Yosef has dual nationality. His mother is Eritrean and his father Ethiopian. After the referendum and when the war kicked off his family lived in Ethiopia. Yosef and his mother were told they could remain in Ethiopia only if they signed a document promising they would not cause any trouble.
Yosef laughed when he told me this. “You will have to sign such a document, to remain in England when the time comes, after the next referendum!”

Coffee was served. Ethiopian coffee is pretty strong stuff and is served in small cups on saucers with the only piece of cutlery in the place: a tea spoon.

A Greek tragedy, German screenplay, Spanish subtitles.

imageI lived and worked in Spain for four years. It was a fascinating experience being on the margins of a culture, so different in many ways to my own, watching and observing another way of life. Living in Spain, I learned three things, well more than that, but three things that I think are relevant to the current crisis in Greece, a country that shares many similarities with Spain. Corruption, the residual effect of the war and the Germans.

The first point is that Spain and Greece share the same Mediterranean culture. Both populations have a laid back attitude to life in general, and an astonishing laid back attitude to corruption. We were involved in the property market and I can relate a personal experience of corruption in Spain, tax evasion to which the state turned a blind eye. What happened was that a property had, not only an Actual Value, but also a Declared Value. The Actual Value was the price paid to the builder, the Declared Value, the property value written into the deeds, or escritura, was a sum as much as a third lower than the Actual Value. Tax was only paid on the lower Declared Value. If you have followed this, you will have realised that the builder has collected about one third of the property value in undeclared cash. I have read enough to suspect it is similar in Greece.

imageSay, a villa is bought for 150,000 euros. That means that the builder or developer has collected, give or take, a few thousand, 50,000 euros which is completely off the taxman’s radar. You may now be thinking: what does the builder do with this cash mountain. The company simply launders the undeclared money, the ‘Black Money’, by paying their employees and buying materials partly in cash. A friend of ours worked for one of the major, respected, developers. He was paid with a taxable pay cheque plus a brown envelope containing untaxed cash. This works fine, as long as the country has total control of their currency. Once the country relinquishes it sovereignty and shares a common currency, then these dodgy transactions become every else’s business. In the case of the Greeks, the Germans.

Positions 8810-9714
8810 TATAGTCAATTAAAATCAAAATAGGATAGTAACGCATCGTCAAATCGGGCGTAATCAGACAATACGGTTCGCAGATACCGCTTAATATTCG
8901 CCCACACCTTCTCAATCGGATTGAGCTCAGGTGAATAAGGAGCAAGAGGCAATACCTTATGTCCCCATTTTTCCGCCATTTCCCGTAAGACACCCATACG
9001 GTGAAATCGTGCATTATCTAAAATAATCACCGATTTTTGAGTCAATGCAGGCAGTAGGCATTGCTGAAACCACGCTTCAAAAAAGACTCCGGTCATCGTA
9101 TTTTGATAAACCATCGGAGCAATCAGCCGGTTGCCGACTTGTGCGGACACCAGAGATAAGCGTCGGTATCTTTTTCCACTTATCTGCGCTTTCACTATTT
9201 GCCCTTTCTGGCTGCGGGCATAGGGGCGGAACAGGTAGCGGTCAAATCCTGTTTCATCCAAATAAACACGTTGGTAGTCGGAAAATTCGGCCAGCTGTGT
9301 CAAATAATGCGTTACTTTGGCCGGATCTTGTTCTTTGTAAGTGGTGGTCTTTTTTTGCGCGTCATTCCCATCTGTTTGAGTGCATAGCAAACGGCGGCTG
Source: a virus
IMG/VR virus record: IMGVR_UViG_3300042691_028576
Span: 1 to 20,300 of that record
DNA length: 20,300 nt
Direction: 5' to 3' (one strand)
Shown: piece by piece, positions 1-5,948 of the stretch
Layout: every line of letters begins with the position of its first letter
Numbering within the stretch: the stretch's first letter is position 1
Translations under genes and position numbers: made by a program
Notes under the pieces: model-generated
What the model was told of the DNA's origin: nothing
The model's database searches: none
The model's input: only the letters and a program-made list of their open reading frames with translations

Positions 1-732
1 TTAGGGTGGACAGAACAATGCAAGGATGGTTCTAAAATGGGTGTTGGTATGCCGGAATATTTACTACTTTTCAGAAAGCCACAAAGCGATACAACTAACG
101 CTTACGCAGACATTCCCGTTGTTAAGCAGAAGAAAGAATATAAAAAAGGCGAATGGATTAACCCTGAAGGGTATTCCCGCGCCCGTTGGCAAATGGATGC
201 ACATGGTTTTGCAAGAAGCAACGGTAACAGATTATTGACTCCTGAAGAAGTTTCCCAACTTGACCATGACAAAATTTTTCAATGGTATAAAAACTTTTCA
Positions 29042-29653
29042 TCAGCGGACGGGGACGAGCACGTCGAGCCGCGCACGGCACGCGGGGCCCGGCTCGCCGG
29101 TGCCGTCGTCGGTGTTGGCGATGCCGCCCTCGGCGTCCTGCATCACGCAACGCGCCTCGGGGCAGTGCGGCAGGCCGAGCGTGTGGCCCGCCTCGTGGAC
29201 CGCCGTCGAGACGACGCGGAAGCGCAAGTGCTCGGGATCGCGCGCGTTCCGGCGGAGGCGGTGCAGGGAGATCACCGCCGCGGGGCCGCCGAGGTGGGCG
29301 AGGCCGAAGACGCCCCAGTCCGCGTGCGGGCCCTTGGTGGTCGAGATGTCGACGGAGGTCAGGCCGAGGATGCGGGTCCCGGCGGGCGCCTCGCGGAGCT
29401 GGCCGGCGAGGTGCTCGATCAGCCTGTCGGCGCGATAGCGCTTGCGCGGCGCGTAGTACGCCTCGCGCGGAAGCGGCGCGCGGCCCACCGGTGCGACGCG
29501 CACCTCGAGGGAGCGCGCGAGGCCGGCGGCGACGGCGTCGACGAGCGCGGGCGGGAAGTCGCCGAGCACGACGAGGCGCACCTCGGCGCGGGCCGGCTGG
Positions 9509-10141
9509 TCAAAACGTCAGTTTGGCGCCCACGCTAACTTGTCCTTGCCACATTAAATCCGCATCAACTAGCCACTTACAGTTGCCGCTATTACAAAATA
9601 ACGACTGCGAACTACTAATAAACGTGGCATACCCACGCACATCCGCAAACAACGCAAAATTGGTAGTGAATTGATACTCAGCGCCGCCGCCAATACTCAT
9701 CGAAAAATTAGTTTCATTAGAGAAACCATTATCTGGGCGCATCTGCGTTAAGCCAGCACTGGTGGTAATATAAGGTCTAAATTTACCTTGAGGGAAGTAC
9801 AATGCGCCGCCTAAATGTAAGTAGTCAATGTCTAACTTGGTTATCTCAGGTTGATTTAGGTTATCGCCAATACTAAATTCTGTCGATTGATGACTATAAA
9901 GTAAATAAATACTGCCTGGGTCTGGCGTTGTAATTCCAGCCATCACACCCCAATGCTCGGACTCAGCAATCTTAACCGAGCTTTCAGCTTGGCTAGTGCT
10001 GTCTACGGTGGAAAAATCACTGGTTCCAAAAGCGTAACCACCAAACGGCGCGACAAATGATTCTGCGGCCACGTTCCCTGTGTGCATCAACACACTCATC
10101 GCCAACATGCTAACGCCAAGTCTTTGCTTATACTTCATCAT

We once sold an apartment. The completion of the sale was conducted in the offices of a Notario, a government appointed official who, among other legal duties, checks that the conveyancing documentation is all in correct legal order. All the interested parties sat in front of the Notario, children in front of the headmaster, we, the sellers and our solicitor, the buyers and their solicitor, the agents (making sure they collected their commission) and a bank representative (making sure the outstanding mortgage was collected). We collectively held our breath as the Notario pored through the documentation, flicked the pages, tut tutted a few times, muttered something in Spanish, then signalled his approval. We all exhale, shook the Notario’s soft hand and were then led, by his secretary, to a small windowless room off the reception area, lit by a flickering fluorescent tube. In this room cheques for the taxable portion of the sale were place on a table, alongside piles of the ‘Black Money’, the cash the tax man would never, ever, know about, never collect.

This Mediterranean relaxed attitude to economics was well known to the Germans, the largest Greek creditor. After all, the Germans, along with the Irish arrived in droves to launder their respective currencies when the Euro was introduced. The trick was to use the cash that they had hoarded, in their Mother or Fatherland, as the ‘Black Money’ deposit for a villa, in the sun, by the Med. I was told by one disgruntled Irishman in a bar that he was being investigated by the Inland Revenue, so I imagine the German government would be chasing their Expats too.

The second thing I became aware of is a collective memory of war. It surprised me that the Spanish Civil War still cast a dark shadow, memories of atrocities, carried out by both sides, lurk in dark recesses of many minds. There is even a Historical Memory Commission which attempts to address these issues. One of the property developments we were promoting was built near the site of one of the most notorious concentration camps at San Isdro, including a number of mass graves; something omitted from the glossy property brochures. And, of course, the Germans took part in this Spanish spat, a sort of training tour, in preparation for the Second World War, famously, or, more accurately, infamously bombing Guernica.